Fendi Utilizes Traditional Japanese Techniques During The Construction Of Their Latest AW22 Couture Collection.

Fendi Utilizes Traditional Japanese Techniques During The Construction Of Their Latest AW22 Couture Collection.

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Fendi Utilizes Traditional Japanese Techniques During The Construction Of Their Latest AW22 Couture Collection.

This season’s collection intersects raw couture tradition with the modern, drawing parallels between the East and West.

This season’s collection intersects raw couture tradition with the modern, drawing parallels between the East and West.

Photography: Schohaja

Text: Maddie Street

Exhibiting the rawest origins of couture traditions, Fendi’s Autumn/Winter 2022 Collection was approached by Artistic Director of Couture and Womenswear, Kim Jones, and the craftspeople of the FENDI ateliers as a palimpsest. Jones summons the focal point where iterations, transparencies, and fragments of the past make up the present and move subtly into the future. Gone are the grand edifices, instead replaced by a softer, more yielding feeling of simplicity and agency for the woman in the clothing.

“This season, I wanted to step away from Rome, or at least I wanted to place Rome in a global context. In this collection, we look at fragments of different cities, namely Kyoto, Paris, and Rome. The fragmentary nature of things is echoed throughout the collection, like snatches of memory or the impression of things past, present and future.” - Kim Jones.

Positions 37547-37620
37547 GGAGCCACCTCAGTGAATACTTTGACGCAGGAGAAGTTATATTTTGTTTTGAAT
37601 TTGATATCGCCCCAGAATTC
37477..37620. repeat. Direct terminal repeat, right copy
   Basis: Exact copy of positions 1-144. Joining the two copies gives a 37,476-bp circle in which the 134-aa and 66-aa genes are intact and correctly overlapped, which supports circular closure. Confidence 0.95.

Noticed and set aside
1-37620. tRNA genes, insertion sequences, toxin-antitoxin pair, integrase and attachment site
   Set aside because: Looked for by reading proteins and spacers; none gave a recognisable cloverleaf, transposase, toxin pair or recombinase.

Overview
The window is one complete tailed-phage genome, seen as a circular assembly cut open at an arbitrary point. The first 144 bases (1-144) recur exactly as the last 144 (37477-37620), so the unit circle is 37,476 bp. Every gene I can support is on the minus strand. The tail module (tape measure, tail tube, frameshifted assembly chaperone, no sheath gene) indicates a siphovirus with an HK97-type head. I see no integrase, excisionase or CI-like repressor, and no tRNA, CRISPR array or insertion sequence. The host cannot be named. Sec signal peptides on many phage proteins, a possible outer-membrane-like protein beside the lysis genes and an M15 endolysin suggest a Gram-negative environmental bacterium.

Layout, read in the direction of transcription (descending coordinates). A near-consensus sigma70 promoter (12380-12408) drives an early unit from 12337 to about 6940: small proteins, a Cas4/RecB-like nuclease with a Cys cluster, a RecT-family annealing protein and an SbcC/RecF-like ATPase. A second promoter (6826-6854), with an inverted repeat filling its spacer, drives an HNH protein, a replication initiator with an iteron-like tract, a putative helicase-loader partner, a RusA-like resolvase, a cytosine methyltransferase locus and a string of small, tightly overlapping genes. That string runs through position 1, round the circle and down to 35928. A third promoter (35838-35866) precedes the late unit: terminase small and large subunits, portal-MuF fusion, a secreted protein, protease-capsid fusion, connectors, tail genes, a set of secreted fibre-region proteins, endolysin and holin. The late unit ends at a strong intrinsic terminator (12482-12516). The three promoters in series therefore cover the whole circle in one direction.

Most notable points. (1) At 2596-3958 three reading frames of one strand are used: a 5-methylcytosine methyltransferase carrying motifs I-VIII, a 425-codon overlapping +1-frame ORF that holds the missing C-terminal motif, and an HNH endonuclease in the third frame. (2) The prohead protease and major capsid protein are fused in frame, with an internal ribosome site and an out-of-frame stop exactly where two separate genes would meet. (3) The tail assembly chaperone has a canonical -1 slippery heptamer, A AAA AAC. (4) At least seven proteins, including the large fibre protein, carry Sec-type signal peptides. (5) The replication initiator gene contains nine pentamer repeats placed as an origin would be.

With Kyoto, the cultural capital of Japan, as the focal point, fragments of kimono fabric from the eighteenth century became a foundation for the future, as both recreations and reinterpretations within the collection. Japanese techniques such as Kata Yuzen, which has remained unchanged for centuries, and Rope Mountain, an abstract reinterpretation of traditional fabric fragments, were utilized during the construction of these fabrications. These techniques both ground and signify the collection.

Made in Kyoto as traditional silk panels, here they are sliced and asymmetrically reformed in floor-length dress silhouettes. The cascading Acer palmatum leaves from the fabric design – named "Ode to Autumn" in the 1700s – find various forms throughout, particularly in the proliferation of delicate embroideries that reach a crescendo in the final tulle gowns of the collection.

Parallels are drawn between East and West, masculine and feminine, the natural and the man-made, tradition and the modern, right through Autumn-Winter. The Kata Yuzen dresses are echoed and find their continental counterpart in the sinuous, glittering crystal cages that more reflect the architectonic spirit of Paris in their construction and fabrication, yet still ultimately frame and yield to the body.

A sense of French ‘Japonisme’ and art deco ornament in the flou is fused with a more Italian take on the tailleur in the Vicuna, leather and fur work. Nods to masculine codes of tailoring are found in Vicuna fabric suiting and cognac calf leather pieces, with their structures, emphasized internally and at times externally. There are also personal pleasures, just for the wearer in the construction of many of the items – internally, traditional Japanese fabrics are used as linings and quiltings in suiting as well as underpinnings in dresses.

Watch the full show below:

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